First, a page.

The legislative process regarding the proposal of the Parliament and of the Council to amend the Regulation (which would introduce various changes as proposed by the Commission in order to address issues arisen in the enforcement of the Regulation) is approaching its conclusion

Introduction

EC Regulation No. 1346 of 29 May 2000 introduced an European set of rules for handling cross-border insolvency procedures. The Regulation provides inter alia for rules on jurisdiction to open an insolvency procedure and on the effects of such a procedure within the entire European Union, while a secondary procedure can be started where the debtor has an establishment and has effects limited to assets located in such a Member State.

The issues

Issues which arose regard mainly the need to (i) extend the Regulation to pre-insolvency procedures and, in general, to procedures allowing existing management to remain in place, (ii) clearly define jurisdiction rules for the opening of the procedure (considering difficulties to apply the “centre of main interests” rule), (iii) coordinate the main procedure with secondary procedures, ensuring to the receiver full control on debtor’s assets located in another Member State, (iv) set up a European register providing publicity to insolvency procedures, and (v) create a set of rules for group insolvency.

The main changes proposed:

a)  extending the scope of application of the Regulation

A new definition of “insolvency procedure” would be provided. Art. 1, par. 1, would indeed include also procedures which do not involve the appointment of a receiver and limitation to management powers of the debtor, but only for supervision on the conduct of the debtor and on its assets by a Judge.

Such an extension would allow to recognize within the entire European Union procedures and extend the scope of the Regulation to a wider number of insolvency procedures, also of individuals. The proposal would also allow the Commission to check whether the national insolvency procedures meet the conditions of the new Art. 1.

b)  fine-tuning of jurisdiction rules

The proposal would stick to the “centre of main interests” test, which would be better specified as the “place where the debtor conducts its own activity steadily and in way which could be recognized by third parties”. Art. 3, par. 1, recalls then, as to individuals carrying on an independent business or professional activity, the place where the main place of the activity is located as well as, in other cases, the place where the individual has his residence. The proposal enhances also the procedure for determining jurisdiction, by requiring the Judge to always address the issue of his own jurisdiction and to indicate, in his decision, on what grounds it is established.

c)  improving secondary procedures

New rules are provided aimed at making more efficient the management of the debtor’s assets in case the debtor has an establishment in another Member State.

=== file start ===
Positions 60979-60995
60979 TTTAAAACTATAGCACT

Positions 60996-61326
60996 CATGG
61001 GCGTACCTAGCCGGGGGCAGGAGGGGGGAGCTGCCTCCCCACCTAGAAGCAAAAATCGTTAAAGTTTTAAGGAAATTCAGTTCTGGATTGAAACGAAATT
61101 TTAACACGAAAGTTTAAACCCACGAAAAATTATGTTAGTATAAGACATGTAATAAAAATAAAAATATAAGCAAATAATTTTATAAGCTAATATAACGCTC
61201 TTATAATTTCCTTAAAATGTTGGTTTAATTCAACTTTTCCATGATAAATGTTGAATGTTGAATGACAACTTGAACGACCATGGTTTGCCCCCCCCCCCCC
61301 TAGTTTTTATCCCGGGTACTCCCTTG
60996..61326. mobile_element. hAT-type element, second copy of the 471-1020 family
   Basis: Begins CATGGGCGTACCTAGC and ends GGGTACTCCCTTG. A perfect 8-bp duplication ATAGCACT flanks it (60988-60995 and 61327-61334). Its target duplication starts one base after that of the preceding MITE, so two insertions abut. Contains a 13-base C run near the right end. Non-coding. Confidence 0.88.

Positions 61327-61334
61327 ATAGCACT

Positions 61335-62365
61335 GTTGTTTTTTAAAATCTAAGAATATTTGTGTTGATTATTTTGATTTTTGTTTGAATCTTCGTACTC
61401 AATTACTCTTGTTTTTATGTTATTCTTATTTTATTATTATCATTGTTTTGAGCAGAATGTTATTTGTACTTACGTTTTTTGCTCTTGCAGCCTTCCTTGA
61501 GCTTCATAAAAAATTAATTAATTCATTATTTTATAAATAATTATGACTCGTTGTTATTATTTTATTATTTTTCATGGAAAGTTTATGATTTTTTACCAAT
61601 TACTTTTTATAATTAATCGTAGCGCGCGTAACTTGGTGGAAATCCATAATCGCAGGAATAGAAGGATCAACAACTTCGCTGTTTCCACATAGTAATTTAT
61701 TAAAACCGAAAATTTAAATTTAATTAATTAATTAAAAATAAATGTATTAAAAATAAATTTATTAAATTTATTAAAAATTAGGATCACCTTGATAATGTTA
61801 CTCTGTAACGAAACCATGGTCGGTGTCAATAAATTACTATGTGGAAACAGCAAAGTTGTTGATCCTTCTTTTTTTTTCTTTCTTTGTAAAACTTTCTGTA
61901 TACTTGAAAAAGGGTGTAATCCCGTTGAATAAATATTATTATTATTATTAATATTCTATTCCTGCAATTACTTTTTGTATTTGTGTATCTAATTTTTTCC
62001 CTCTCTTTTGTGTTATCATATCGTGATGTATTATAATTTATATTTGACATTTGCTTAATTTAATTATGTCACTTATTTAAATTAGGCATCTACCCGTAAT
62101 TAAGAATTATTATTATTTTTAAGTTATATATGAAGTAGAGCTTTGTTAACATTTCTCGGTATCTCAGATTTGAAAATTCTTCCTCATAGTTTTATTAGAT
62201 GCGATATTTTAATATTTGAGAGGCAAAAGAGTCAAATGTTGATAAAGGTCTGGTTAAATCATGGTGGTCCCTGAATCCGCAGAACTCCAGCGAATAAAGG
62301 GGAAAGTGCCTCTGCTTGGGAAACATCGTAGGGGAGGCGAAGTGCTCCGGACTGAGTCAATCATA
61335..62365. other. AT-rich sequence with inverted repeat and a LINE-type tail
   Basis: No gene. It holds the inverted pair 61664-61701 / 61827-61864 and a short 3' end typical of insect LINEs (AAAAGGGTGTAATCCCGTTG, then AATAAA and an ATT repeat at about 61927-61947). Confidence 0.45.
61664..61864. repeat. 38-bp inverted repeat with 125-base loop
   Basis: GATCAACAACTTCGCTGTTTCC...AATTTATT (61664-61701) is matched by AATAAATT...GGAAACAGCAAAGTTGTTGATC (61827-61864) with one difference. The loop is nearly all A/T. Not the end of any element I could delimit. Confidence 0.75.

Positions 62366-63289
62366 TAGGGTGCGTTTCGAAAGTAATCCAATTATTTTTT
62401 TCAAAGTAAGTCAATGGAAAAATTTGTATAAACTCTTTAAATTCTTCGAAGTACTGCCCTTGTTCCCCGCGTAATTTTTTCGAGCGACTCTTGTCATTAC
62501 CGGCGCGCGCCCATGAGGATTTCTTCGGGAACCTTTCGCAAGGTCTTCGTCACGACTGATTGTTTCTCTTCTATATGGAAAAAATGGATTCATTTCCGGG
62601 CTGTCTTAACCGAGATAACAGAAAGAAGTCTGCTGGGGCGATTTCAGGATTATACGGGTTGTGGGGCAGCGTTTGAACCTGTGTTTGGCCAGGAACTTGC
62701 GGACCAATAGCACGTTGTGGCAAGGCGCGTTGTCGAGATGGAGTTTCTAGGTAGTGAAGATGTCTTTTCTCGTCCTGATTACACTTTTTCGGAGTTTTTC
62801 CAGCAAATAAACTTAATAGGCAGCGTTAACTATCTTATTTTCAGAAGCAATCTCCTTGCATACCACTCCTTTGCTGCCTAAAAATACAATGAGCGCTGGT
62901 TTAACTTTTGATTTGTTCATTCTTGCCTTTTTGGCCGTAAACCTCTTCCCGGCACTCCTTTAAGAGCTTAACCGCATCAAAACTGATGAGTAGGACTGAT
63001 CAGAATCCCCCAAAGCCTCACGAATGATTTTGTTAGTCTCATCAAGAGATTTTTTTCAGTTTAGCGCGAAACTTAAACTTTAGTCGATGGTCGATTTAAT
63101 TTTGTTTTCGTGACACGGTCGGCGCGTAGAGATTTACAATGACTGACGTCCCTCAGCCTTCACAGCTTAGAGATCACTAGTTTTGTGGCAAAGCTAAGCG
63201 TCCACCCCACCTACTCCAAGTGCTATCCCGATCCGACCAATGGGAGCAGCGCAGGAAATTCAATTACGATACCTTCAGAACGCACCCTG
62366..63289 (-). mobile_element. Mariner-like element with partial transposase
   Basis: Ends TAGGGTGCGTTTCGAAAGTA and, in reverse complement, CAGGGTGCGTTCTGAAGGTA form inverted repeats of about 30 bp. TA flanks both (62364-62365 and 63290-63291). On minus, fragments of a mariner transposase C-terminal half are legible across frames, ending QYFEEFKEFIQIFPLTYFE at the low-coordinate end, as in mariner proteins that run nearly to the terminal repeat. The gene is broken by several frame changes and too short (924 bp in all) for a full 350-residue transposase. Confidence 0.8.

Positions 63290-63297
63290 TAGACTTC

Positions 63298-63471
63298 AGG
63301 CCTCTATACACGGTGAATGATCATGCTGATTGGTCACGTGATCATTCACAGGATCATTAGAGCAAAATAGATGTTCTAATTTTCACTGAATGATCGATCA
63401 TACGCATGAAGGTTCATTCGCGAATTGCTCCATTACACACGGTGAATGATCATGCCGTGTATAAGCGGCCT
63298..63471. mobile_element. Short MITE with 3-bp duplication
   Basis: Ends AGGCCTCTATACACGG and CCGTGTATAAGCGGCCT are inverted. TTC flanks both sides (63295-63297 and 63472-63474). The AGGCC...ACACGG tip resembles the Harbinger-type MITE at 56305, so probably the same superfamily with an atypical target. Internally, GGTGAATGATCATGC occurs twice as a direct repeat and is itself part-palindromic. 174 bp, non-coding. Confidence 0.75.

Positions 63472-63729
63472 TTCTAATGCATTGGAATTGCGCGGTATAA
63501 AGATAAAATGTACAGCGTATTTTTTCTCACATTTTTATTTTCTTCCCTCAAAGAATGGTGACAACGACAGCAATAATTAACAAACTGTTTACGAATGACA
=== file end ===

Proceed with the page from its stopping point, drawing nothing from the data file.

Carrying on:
In particular, the judge requested to start a secondary insolvency procedure shall, on a petition by the receiver of the main procedure, refuse or delay the opening of a secondary procedure when this is not necessary in order to protect the interests of the local creditors.

The proposal would also require the judge to hear the receiver of the main proceeding before the secondary proceeding is opened, in order to allow the receiver to assess its incidence on any reorganizations being carried on. A right would also be introduced for the receiver to appeal the decision to open the secondary procedure. Finally, the proposal (Art. 29 bis) would repeal the limitation by which a secondary procedure can be only a liquidation procedure and instead would introduce a duty for the receiver to choose the procedure more convenient in the interest of creditors.

d)  ensuring publicity to insolvency procedures

In order to create an “interconnected” system of insolvency procedures, a duty for the judge who opened the procedure to order that some essential information be published on an electronic register accessible to the public, including: the date of opening and that of closing of the procedure, the kind of procedure, the debtor, the receiver appointed and the term for filing a proof of debt. The proposal provides a connection among national registers which should become accessible through a European portal of electronic justice and it would so be allowed to the judge requested to open an insolvency procedure and to creditors to know if another procedure for the same debtor has already been started in another Member State.

e)  introducing rules for group insolvencies

The proposal provides for cooperation of receiver and judges involved in the various procedures regarding the companies belonging to a group, along the lines of the existing rules regarding main and secondary procedures. Various forms of cooperation are envisaged, including the duty for receivers to share pertinent information and to cooperate in setting up a rescue or reorganization plan. The proposal would give each receiver the right to participate to the procedure of another company of the same group, in particular the right to be heard, to apply for a stay of the procedure and to propose a restructuring plan.